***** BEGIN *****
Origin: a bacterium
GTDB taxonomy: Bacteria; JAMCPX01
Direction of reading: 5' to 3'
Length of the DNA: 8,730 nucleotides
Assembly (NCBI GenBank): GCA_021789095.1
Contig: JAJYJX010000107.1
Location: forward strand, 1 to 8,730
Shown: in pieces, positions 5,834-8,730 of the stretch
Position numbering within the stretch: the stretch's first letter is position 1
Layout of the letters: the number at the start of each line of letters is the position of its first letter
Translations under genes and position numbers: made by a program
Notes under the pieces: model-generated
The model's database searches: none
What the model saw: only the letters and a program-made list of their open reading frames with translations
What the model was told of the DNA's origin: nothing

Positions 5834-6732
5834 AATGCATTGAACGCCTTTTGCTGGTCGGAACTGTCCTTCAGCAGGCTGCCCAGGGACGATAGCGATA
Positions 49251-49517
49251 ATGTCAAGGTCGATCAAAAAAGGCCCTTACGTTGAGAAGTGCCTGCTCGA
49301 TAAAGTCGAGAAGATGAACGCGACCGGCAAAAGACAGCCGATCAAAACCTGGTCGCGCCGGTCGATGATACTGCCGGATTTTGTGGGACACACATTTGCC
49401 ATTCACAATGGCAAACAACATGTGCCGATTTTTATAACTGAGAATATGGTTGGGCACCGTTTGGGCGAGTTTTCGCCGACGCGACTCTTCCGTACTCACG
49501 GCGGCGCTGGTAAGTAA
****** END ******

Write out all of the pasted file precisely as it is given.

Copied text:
Origin: a bacterium
GTDB taxonomy: Bacteria; JAMCPX01
Direction of reading: 5' to 3'
Length of the DNA: 8,730 nucleotides
Assembly (NCBI GenBank): GCA_021789095.1
Contig: JAJYJX010000107.1
Location: forward strand, 1 to 8,730
Shown: in pieces, positions 5,834-8,730 of the stretch
Position numbering within the stretch: the stretch's first letter is position 1
Layout of the letters: the number at the start of each line of letters is the position of its first letter
Translations under genes and position numbers: made by a program
Notes under the pieces: model-generated
The model's database searches: none
What the model saw: only the letters and a program-made list of their open reading frames with translations
What the model was told of the DNA's origin: nothing

Positions 5834-6732
5834 AATGCATTGAACGCCTTTTGCTGGTCGGAACTGTCCTTCAGCAGGCTGCCCAGGGACGATAGCGATA
Positions 49251-49517
49251 ATGTCAAGGTCGATCAAAAAAGGCCCTTACGTTGAGAAGTGCCTGCTCGA
49301 TAAAGTCGAGAAGATGAACGCGACCGGCAAAAGACAGCCGATCAAAACCTGGTCGCGCCGGTCGATGATACTGCCGGATTTTGTGGGACACACATTTGCC
49401 ATTCACAATGGCAAACAACATGTGCCGATTTTTATAACTGAGAATATGGTTGGGCACCGTTTGGGCGAGTTTTCGCCGACGCGACTCTTCCGTACTCACG
49501 GCGGCGCTGGTAAGTAA